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Challenge: Perfectly Imperfect Parenting

There Won't Always Be Avengers In The Tub

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The other night, after the children were asleep, I shut the bathroom door and leaned my back against its solid wood after a long day that seemed like a year of parenting.

There had been meltdowns and screaming matches and not just between siblings. There had been whining and crying and not just by the children. There were toys strewn across the living room, first grade homework assignments piled high on the dining room table, and pieces of artwork plastered on windows with sticky preschooler’s handprints, smearing our view to the outside.

Looking forward to a break from the crazy of parenting a four- and six-year-old, I retreated to the only spa I had access to, my tub. I pulled back the shower curtain to run a bath and reached to turn on the faucet when, to my annoyance, I saw my four-year-old son’s lego Avengers littering the basin of the bath. Stomping my foot I let out a deep and angry growl, similar to how a toddler might throw a tantrum, mine was just the mom version. I held back tears of frustration at having to do one more parenting task of picking up another pile of toys before I could get to my only enjoyable adult-only activity for the day.

Bending to my knees, I reached over the tub’s edge to save Captain America and his shield from his almost fate of being flushed down the drain, and I shook off Spider Man and Iron Man who were still sopping wet as their lego dents held standing water from the afternoon soak they took with my son earlier that day. Needing the three superheroes to dry, I placed them on the edge of the tub, ran my steaming bath, and finally stepped over the Avengers standing guard on the bath’s railing and into the bubbly lavender smelling water. My body sank beneath the suds, and I closed my eyes. I wished I could drift away to a place and time where life was easier as I was tired of being everyone's everything.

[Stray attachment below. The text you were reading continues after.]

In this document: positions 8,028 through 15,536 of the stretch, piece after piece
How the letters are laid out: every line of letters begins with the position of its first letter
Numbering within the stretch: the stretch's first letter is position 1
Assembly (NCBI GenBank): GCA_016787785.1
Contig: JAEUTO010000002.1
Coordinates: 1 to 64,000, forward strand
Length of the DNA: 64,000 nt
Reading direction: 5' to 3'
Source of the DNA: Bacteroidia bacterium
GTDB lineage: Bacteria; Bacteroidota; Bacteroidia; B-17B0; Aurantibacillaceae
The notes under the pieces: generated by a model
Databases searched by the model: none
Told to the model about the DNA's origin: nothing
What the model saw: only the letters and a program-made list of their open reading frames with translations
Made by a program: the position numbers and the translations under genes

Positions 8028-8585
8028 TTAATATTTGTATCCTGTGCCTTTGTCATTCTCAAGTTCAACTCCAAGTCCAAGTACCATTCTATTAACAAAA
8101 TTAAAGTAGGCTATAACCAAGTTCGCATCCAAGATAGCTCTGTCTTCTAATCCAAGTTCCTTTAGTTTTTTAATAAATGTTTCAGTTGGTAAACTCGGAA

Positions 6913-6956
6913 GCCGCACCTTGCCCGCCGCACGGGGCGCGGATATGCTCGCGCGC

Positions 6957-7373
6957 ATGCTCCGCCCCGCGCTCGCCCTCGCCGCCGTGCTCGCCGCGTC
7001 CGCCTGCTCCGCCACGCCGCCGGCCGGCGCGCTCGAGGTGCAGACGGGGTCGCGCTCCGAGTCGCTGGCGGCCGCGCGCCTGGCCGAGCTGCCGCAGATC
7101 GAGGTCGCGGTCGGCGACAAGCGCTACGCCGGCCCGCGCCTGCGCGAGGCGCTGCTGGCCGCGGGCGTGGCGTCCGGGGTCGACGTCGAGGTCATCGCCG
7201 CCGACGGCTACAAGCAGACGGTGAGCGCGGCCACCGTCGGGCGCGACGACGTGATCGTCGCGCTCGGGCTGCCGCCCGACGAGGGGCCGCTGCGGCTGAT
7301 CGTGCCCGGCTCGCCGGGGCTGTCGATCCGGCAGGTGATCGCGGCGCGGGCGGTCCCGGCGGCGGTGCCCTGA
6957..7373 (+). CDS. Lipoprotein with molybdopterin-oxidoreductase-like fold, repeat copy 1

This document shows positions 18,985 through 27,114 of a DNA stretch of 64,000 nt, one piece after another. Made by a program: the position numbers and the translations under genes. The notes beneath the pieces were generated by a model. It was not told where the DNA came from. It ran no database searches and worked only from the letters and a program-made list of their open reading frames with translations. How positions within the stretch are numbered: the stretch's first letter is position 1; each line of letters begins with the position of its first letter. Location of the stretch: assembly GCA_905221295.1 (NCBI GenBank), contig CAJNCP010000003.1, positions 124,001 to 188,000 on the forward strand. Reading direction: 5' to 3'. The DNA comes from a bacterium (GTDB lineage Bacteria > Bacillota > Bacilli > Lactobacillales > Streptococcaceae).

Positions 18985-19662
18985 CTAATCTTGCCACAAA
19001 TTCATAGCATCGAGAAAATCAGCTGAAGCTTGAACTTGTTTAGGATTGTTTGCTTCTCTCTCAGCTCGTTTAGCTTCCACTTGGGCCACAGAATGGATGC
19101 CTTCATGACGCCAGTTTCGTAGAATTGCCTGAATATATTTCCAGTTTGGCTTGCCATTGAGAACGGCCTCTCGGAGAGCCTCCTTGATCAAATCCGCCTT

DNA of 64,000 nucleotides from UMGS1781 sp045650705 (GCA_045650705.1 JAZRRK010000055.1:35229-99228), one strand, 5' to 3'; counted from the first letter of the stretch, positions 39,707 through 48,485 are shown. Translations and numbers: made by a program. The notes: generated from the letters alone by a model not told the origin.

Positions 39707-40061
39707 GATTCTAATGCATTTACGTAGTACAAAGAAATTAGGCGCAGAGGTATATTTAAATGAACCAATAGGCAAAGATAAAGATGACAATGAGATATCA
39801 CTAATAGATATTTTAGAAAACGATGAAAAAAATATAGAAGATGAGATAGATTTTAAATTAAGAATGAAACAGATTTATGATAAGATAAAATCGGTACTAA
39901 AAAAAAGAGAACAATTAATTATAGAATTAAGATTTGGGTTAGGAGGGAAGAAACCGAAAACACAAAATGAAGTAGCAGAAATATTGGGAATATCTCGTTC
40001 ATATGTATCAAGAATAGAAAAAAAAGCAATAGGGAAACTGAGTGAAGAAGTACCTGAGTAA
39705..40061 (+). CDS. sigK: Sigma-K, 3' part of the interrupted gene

Moms don’t get rest. We're told to enjoy the little things while our littles are little. But we are exhausted by the needs that come with tiny humans. Moms don’t get a break. We’re told this will be the best time in your life, but time seems like a strange illusion, almost a cruel magic trick, when parenting young children. Every day seems like a year and each year seems like a day. Mom’s don’t get accolades either. We are told you will never be loved this much again, and I wonder if we are loved so much because we give so much. I ponder all of this as warm water washes over my skin. Rejuvenating my sunken soul. Reviving my body and being. Bringing me back to life.

Opening my eyes, my gaze meets Captain America’s, who is staring at me from the ledge of the tub, like a petrified peeping Tom I just caught in the act, and I laugh out loud at the thought. A satisfied smile creeps across my cheeks, because I remember a time when there were tears shed in the same bathtub because there was only silence in the house and no children to decorate its walls with noise. A single tear of joy rolls down the curve of my face as I add my own drop of wetness into the water, because there was a day when my husband had to pull me out of this same bath basin as I wept in its waters as I wished for a baby to hold. And now there are so many tears in our home, but they are of my babies. No longer do I shed tears of longing for what I now have, but now tears of unfairness and frustration, tears of raw anger and learning-to-regulate rage. I’m grateful now that tears of the growing pains of my children flood our home.

I wink at Captain America as if we exchanged a secret. He doesn’t wink back, but his knowing smile seems to have widened on his face. I say thank you to him out loud for all the times I have been given the privilege to step on his uncomfortable plastic pointy lego hands because he and I both know, he won’t always be here. There will come a time when there won’t always be Avengers in the tub. A time when I won’t love as much or be loved this much again. A day in the far future, not too far away, when windows will be clean and clear with no sticky handprints blurring our vision, and the days will seem like days again and not years and years will once more maybe fall into feeling less fleeting. When a little over a decade from now, new tears will grace my face while I take my bath in the silence of the night, but not because the children are sleeping but because they are grown and gone, and I will look back on the best years of my life, as only a memory of when there were Avengers in the tub.

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